Michael Ryan's memoir, Secret Life, is a book essentially unthinkable before the triumph of the therapeutic in contemporary American life. By virtue of its core subject-matter - the consequences of Ryan's sexual molestation when he was five and what he terms his subsequent 'sexual addiction' as an adult - it raises the ante enormously in the matter of sexual revelation and explicitness. You can either applaud Ryan for the honesty with which he relates the queasy-making particulars of his sexual experiences - including near-intercourse with his dog during a period of frenzied adolescent wanking and his predation on his female students as a university writing instructor - or censure him for importing the manipulative pseudo-sincerity of the television talk-show and the jargon of Alcoholics Anonymous into the literary memoir. In a review in the New York Times, Michiko Kakutani warned of 'an approach that will be familiar to anyone who watches Oprah or Geraldo, an approach that is bound to become more popular in book-stores as the recovery movement insinuates itself deep inside the American psyche'. Writing more favourably in the Times Book Review, Daphne Merkin called Secret Life 'an extraordinarily absorbing and disquieting memoir'. It is between these two poles of censoriousness and uneasy empathy that most readers will shuttle as they attempt to resolve their own feelings about what Merkin calls Ryan's 'misshapen and opaque life'.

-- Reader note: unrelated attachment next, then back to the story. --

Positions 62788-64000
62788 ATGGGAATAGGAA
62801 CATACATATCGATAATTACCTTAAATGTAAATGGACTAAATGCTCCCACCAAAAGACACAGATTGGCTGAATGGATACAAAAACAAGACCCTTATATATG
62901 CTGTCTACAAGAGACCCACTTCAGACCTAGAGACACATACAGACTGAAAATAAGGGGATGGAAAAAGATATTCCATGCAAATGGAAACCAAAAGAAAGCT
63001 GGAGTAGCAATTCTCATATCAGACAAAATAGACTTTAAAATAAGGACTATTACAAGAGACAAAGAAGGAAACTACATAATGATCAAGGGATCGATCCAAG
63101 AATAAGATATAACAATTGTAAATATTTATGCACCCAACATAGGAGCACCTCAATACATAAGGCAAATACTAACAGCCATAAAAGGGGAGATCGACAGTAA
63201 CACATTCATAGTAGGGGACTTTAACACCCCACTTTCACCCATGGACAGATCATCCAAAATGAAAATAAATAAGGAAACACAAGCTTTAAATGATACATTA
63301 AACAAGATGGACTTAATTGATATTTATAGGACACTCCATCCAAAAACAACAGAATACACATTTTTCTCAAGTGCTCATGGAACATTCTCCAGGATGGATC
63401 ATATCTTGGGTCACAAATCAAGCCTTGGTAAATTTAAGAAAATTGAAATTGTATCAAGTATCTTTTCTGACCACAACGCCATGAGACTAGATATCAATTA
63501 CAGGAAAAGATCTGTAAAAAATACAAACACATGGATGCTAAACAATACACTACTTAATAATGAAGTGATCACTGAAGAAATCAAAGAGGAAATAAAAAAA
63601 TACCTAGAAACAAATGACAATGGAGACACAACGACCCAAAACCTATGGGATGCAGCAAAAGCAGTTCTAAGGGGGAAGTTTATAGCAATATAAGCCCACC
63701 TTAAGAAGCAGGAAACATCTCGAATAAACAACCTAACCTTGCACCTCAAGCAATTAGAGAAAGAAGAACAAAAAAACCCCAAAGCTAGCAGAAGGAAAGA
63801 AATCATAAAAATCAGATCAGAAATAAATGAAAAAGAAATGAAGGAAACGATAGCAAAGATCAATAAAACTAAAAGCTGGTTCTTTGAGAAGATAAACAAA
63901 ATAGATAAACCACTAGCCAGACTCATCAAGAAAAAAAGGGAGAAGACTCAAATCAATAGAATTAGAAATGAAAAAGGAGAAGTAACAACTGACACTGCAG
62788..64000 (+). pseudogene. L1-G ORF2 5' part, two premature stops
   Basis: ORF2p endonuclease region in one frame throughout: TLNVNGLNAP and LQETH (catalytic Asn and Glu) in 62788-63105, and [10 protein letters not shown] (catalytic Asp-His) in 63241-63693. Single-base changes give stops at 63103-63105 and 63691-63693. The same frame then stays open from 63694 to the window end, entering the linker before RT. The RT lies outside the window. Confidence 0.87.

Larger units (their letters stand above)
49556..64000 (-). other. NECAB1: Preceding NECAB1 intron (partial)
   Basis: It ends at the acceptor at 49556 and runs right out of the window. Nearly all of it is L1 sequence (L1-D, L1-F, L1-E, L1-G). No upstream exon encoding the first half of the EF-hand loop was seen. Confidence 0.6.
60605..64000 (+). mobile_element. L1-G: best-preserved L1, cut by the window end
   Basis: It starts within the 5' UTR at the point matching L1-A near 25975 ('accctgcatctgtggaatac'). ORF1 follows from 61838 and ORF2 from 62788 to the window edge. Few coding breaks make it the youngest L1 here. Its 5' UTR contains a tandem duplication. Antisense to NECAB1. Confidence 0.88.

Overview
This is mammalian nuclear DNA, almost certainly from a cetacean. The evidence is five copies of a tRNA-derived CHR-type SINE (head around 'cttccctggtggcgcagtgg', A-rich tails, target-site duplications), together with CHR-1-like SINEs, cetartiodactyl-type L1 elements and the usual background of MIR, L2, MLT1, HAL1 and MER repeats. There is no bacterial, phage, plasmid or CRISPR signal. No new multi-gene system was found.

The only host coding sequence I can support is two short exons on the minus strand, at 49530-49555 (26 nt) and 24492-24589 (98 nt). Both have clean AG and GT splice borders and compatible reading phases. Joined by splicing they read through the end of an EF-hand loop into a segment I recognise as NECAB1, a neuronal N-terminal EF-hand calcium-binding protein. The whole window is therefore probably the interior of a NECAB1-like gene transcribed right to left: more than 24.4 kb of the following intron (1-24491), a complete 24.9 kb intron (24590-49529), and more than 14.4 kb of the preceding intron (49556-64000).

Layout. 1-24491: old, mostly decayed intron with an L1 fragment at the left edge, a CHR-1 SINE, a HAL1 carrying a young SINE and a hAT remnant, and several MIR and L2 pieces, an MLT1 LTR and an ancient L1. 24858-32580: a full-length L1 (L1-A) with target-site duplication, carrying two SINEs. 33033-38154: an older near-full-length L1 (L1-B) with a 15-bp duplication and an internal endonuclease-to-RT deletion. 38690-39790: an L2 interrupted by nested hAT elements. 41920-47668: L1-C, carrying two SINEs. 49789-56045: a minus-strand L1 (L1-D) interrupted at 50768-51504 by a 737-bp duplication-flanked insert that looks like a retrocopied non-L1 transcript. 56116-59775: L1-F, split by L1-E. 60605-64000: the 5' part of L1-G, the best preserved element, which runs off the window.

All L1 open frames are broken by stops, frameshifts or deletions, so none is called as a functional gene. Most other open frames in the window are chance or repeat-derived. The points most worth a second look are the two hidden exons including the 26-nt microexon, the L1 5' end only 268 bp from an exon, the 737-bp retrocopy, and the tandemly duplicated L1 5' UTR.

LRB 18 July 1996 | PDF Download